A fierce wind blows across the bay, bending the delicate stems of the seeding grass. Grey green waves smash into the black rock groynes and the base of the esplanade. Reflected at angles they interfere destructively, constructively, throwing up fountains of white, seaweed scented, spray. Thrusting in and out, a deliciously chaotic dance.
In the background, a blue Korean Air Boeing 777 lifts into the sky, dips its wings, then continues upwards towards the clouds. I daydream that I am aboard, though I have only flown on their recently merged competitor, Asiana to Korea. The annoying pop song that was stuck in my head is pushed out by the Asian themed music of that short visit.
Oh, to set off on an adventure like that again! Seven countries in a couple of weeks.
But it has only been a week and a few days since returning from our last holiday, a drive down to Adelaide and back via Victoria along roads that once bored us, but now we rejoice in the vast flat plains, where one can gaze uninterrupted towards the distant horizon.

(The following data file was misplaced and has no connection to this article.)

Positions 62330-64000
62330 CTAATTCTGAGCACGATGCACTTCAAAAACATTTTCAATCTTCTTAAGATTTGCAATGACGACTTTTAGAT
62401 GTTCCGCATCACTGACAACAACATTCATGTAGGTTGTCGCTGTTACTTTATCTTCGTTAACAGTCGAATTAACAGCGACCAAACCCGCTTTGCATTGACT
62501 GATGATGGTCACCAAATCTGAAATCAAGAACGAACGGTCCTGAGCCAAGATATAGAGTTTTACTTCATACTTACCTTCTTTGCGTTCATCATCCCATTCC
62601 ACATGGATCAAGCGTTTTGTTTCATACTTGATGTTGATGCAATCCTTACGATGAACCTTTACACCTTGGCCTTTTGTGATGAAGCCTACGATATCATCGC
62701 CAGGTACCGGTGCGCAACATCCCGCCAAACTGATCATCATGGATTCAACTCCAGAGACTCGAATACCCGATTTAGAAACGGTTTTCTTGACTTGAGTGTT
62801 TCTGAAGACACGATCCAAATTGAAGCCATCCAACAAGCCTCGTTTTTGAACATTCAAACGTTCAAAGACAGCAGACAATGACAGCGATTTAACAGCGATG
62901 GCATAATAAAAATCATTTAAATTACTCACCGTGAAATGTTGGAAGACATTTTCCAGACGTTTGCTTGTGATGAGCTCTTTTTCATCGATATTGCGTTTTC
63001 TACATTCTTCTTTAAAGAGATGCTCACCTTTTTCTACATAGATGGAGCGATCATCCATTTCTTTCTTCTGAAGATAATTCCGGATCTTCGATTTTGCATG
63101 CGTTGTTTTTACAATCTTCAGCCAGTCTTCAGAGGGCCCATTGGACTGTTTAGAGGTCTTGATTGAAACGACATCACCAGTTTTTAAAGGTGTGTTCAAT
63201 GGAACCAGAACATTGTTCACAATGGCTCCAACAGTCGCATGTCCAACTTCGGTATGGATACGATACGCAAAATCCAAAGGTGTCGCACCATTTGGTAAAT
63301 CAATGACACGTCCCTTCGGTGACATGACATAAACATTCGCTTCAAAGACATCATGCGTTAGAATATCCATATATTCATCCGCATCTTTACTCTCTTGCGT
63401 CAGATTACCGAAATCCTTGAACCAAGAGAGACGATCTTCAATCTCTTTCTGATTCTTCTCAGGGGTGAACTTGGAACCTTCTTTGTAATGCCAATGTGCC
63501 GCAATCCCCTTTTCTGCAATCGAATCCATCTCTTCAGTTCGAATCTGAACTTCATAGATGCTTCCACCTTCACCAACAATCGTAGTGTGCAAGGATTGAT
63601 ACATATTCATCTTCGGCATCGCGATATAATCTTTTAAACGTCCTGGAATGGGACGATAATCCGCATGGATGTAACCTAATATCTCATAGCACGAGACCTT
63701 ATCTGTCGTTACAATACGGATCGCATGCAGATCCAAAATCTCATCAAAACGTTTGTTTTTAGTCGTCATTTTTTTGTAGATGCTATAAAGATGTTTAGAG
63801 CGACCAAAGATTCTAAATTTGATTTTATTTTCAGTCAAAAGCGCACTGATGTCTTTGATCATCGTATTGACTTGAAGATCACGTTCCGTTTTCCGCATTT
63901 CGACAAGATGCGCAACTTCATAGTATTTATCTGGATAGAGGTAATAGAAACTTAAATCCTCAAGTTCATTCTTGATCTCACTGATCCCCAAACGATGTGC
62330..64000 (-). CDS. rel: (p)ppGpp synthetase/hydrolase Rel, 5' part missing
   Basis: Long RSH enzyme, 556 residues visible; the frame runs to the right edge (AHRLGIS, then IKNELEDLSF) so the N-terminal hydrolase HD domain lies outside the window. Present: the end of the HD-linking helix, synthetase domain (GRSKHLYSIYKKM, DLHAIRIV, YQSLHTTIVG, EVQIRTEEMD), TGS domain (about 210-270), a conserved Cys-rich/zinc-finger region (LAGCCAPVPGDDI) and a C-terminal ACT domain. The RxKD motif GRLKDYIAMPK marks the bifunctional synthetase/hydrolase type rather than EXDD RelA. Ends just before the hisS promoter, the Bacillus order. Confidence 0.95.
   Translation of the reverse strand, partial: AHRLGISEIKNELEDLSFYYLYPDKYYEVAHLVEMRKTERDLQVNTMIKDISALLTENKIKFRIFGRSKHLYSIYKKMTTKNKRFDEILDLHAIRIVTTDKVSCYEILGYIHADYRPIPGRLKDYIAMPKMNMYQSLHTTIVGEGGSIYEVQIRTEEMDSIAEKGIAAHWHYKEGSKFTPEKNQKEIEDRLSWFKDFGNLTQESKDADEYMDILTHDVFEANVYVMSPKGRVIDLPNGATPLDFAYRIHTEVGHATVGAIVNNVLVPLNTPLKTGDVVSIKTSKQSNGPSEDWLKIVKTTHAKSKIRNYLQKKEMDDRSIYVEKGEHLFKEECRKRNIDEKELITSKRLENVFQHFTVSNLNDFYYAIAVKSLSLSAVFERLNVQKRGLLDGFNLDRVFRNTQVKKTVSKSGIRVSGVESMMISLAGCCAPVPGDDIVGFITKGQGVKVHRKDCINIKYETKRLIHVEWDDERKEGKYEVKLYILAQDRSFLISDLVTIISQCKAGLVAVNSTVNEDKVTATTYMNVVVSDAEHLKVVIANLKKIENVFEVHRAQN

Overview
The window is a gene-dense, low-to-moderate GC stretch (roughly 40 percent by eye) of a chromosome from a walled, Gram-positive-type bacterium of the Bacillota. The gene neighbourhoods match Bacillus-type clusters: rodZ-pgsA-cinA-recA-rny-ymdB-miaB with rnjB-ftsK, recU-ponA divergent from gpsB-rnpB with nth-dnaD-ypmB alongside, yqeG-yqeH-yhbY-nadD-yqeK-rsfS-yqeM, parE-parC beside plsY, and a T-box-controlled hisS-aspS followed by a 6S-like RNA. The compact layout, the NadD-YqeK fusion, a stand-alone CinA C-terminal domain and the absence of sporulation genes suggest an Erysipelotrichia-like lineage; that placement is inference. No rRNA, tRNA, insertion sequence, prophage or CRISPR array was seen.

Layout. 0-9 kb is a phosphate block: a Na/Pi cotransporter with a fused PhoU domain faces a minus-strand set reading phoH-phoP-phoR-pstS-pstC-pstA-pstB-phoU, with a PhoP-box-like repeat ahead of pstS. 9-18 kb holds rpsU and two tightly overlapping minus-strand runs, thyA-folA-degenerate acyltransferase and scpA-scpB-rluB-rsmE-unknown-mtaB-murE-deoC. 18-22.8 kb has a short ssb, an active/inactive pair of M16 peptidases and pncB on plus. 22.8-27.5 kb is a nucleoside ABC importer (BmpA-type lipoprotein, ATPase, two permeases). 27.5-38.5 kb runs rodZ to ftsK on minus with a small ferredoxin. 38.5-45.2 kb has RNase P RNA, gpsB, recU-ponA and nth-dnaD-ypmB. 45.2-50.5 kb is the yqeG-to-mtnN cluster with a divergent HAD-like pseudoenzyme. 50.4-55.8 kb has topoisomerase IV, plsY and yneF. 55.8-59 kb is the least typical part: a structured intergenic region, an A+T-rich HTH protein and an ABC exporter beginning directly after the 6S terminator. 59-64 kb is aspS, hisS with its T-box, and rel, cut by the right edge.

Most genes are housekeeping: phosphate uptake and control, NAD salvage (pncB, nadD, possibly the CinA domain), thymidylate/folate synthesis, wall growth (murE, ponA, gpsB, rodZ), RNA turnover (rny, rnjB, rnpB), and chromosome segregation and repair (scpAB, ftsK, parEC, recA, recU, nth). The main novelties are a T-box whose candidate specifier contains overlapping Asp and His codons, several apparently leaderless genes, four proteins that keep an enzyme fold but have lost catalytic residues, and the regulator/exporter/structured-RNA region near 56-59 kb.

This is what being trapped in a valley for two years has done to us. We cannot complain about our daily view, no, for we certainly have a good one. But it is limited and hides the possibilities, the temptations, the dreams beyond.
The other part of pandemic life is the silence, the avoidance of crowds and other people. For many it is a burden, for me it is a joy. Out there on the inland plains, the tiny towns, the isolation of the Coorong, there the emptiness and silence continues. You cannot catch the disease if there is nobody around to give it to you.
Like waves, people can constructively or destructively interfere. Sometimes it makes life interesting. Other times you need the peace and serenity of Lake Albert at the start of the day, where the only ripples in life are from the wind over the water and a pelican gliding past.